Events such as what is happening in Alberta and in especially hard hit areas like High River demonstrate the type of character that our society’s leaders are made of.

When I see grandstanding against groups like the RCMP when they were doing the best they could at the moment, when I see promotion of “the political colors”, etc., I see the creation of divisiveness and the promotion of self over service to others.

And I don’t think that is what anyone needs right now.

For people who claim that for me to say this is in fact creating divisiveness, I refer them back to my bully analogy.

I think that regardless of what a person tells us about their potential as a leader and what their ability / capability to lead is, the truth of the matter is that their actions speak so loudly that we often can’t hear what they say.

I think such actions clearly demonstrate whether a leader actually serves their constituents or pretends to with the intention of self-promotion / self-realization.

I also think these actions and not the words we are spoon fed during election campaigns are what we should use as the basis for choosing the leaders of our society.

And finally, I think that when people fall for empty words instead of making choices based on the actions of others, it  may also be a poor reflection on the people who follow their “leader” blindly.

What do you think?

In service and servanthood,


Addendum – Canada Day - 2013

My final observation on Ms, Smith, leaving her to her self-promotion in the midst of the suffering of so many.  People can and should make their own informed decisions regarding the leadership potential of Ms. Smith.

Checking her tweets this morning produces this fascinating mix of tweets.


From top to bottom:

- a bashing of Alberta Health Services for doing their job of ensuring that proper food handling practices are in place (a violation of which could create a MUCH bigger problem in an already bad situation)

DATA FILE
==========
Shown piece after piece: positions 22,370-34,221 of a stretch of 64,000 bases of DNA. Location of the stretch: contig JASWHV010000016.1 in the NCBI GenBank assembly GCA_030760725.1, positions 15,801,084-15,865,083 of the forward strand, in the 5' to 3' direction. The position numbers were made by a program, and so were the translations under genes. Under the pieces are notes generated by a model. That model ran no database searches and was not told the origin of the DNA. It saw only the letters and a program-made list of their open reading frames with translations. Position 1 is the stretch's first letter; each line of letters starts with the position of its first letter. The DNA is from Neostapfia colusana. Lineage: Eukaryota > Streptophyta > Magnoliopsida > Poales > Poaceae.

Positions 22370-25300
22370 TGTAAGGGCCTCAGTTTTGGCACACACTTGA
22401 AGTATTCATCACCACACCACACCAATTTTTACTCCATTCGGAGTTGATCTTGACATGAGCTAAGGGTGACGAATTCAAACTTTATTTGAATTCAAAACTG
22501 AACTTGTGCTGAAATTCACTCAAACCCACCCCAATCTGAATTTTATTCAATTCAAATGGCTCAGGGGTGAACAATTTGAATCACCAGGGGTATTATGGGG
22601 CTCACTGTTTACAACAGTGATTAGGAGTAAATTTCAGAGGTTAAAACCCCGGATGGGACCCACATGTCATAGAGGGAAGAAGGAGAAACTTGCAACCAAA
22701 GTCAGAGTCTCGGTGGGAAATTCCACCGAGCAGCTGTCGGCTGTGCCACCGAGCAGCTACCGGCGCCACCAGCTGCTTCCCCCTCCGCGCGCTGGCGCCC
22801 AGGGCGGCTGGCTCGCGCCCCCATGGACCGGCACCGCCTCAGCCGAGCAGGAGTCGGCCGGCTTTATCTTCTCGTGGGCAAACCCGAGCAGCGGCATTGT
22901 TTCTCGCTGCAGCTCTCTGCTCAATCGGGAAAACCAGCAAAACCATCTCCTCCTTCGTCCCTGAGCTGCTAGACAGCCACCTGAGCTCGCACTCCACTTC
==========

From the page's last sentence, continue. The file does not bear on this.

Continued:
- a celebration of Canada Day to show she is patriotic

- a bashing of the RCMP for doing their job of confiscating firearms left abandoned and unsecured (and complaining to the Prime Minister about it)

- a tweet telling people that the website contains today’s important announcements (along with a promotion of the Wildrose Party and an opportunity to donate financially to the Wildrose Party).

While she would never admit it publicly, the disaster in Alberta will serve Ms. Smith nicely when the legislature reopens for its next sitting.

Unfortunately, I’m not sure if the gains for her constituents in High River will be as personally satisfying or useful for them as the gains will be for Ms. Smith personally and professionally.

And when people don’t see the connection between a politician’s personal opportunity development on the backs of one’s constituents, it proves the old adage that voters get the representation that they deserve.

Today, we Canadians celebrate our freedoms and our democracy.  Actions such as hers, anti-police, anti-government (including when she suggested to striking corrections officers earlier this year to defy a government back-to-work order) and other such actions look like democracy to some but in some nations appear as an attempt to promote a different form of government.

But I’ll leave that to the conspiracy folks.

Happy Canada Day – better days are ahead for the great people of Alberta!

Addendum – July 4, 2013

I am delighted to see that Ms. Smith’s recent social media posts are now focused on recovery and rebuilding for the great people in High River and less on self promotion.  Whether she changed her messages for political reasons or she and / or her staff realized that earlier messages were inappropriate, the focus has returned to helping the people of High River build a stronger future.  Either way, my concerns as well as the concerns expressed by others probably had some influence, a demonstration that exercising one’s voice in a democracy still works.

Addendum – July 28, 2013

The flooding may be the best thing that ever happened to Danielle Smith and the Wildrose Party.  While the party would deny that they are taking advantage of the situation on the backs of citizens who got wiped out, any political strategist would call them foolhardy for not taking advantage of the situation.

In a time of fiscal challenge in Alberta, Ms. Smith is walking the difficult walk of insisting that the government not spend money it doesn’t have while insisting that citizens demand the right to be relocated by the government.

Hypocrite or hero?

Astute or asinine?

Politically savvy or stupid?

We will only know upon historical reflection.

And the history books are written by the victors.